Colouring hair is an extremely common practice for most woman and many men. It can hide unwanted grey hair or add depth and tone to your hairstyle. Many people colour theirs for fashion reasons or a way of helping them look younger. Whatever your reason for colouring your hair there are certain rules you must adhere too for a professional look and your own safety. 

Natural hair colour is determined by the colour of pigments in the hairs cortex. Hair colour pigments are called melanin. The two main pigments responsible for black or brown hair are called Eumelanin and those responsible for red and yellow hair are called pheomelanin. As we age the production of these pigments decreases and when a new hair grows it will appear white.

Hair dye was first created in 1909 by French chemist Eugene Schuller using the chemical paraphenylenediamine. Hair dye works by a series of chemical reactions between the molecules in hair, pigments, as well as peroxide and ammonia. Although many modern hair colours are much kinder with fewer chemicals involved.

There are three main types of hair colour:

  1. Temporary Hair Colour: large colour molecules enter the spaces between the hair cuticles and coast the surface of the hair. It lasts a number of washes and there is no ammonia or peroxide.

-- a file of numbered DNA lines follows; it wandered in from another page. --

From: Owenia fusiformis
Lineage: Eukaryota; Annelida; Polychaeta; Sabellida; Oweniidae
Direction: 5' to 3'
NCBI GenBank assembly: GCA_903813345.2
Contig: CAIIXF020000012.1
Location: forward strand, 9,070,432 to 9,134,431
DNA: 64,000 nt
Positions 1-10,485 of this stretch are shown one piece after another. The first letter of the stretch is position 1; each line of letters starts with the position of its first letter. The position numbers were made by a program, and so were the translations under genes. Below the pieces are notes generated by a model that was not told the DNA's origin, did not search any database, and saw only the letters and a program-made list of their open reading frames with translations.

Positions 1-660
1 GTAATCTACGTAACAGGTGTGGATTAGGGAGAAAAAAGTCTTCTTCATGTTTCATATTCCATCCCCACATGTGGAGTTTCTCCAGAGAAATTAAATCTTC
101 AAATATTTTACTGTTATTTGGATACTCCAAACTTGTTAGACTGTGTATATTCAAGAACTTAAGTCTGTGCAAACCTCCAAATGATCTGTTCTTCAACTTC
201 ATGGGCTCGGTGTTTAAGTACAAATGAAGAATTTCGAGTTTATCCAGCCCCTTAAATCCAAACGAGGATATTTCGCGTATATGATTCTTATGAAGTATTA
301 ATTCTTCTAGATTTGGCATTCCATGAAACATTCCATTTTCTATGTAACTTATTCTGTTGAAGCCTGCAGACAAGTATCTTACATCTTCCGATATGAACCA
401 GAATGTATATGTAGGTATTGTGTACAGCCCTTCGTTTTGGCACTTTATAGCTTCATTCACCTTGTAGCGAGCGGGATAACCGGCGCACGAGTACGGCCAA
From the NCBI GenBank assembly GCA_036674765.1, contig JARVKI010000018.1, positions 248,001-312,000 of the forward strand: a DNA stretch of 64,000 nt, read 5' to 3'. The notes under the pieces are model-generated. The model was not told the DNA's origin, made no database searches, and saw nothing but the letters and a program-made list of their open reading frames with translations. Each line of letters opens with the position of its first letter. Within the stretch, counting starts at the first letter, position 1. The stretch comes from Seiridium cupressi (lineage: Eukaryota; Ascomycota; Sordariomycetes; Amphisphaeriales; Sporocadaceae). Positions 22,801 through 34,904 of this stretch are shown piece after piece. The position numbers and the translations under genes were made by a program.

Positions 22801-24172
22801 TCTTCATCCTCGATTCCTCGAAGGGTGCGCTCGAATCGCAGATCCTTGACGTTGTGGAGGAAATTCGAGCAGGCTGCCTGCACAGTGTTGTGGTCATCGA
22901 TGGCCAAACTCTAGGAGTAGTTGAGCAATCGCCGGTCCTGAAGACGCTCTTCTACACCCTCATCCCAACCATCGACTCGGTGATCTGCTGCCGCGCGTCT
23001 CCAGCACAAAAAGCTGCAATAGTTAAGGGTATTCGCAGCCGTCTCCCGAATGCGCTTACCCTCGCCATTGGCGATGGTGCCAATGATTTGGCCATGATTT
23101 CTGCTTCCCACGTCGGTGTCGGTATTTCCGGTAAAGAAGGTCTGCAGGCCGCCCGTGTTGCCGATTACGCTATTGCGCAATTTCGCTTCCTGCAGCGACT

2. Semi-Permanent Colour: Small colour molecules penetrate each hair cuticle and enter the edge fo the cortex of the hair. This uses a small amount of peroxide to add tone and help cover grey hair. It lasts approximately 28 washes. 
  3. Permanent Hair Colour: Small colour molecules penetrate each hair cuticle and enter the cortex it reacts with the melanin in your hair. Most formulas will contain ammonia and peroxide. Permanent colour can lighten, darken, add tone and cover 100% of grey hair. It may fade but will not wash out. Because of the risk of an allergic reaction, it is imperative you carry out a skin test according to manufacturers instructions and follow instructions as to how to apply the colour. Top tips for colouring hair at home.
    1. Make sure your hair is in the best condition it can be before colouring. Use a deep conditioning treatment prior to colouring.
    2. Do a patch test at least 48 hours prior to colouring.
    3. Wear clothes you can afford to stain if the colour drips. Old towels should be used for the same reason.
    4. Have all the equipment you need to colour your hair safely.  Invest in a good colouring brush for application. Hair clips to section the hair as you colour, this helps prevent overlapping of colour.  Protect the forehead with some vaseline to prevent staining. Wear the gloves provided. This protects the skin from discolouration and exposure to the dye.
    5. Start at the roots and work down. Set a timer as directed by manufactures instructions.
    6. Once development time has been reached rinse the colour out with warm water, when the water runs clear, shampoo and conditionLightening or bleaching hair at home follows similar rules but you must be more aware of the developing time as bleach reacts with the melanin in hair, removing the colour in an irreversible chemical reaction and over processing can result in hair breakage.

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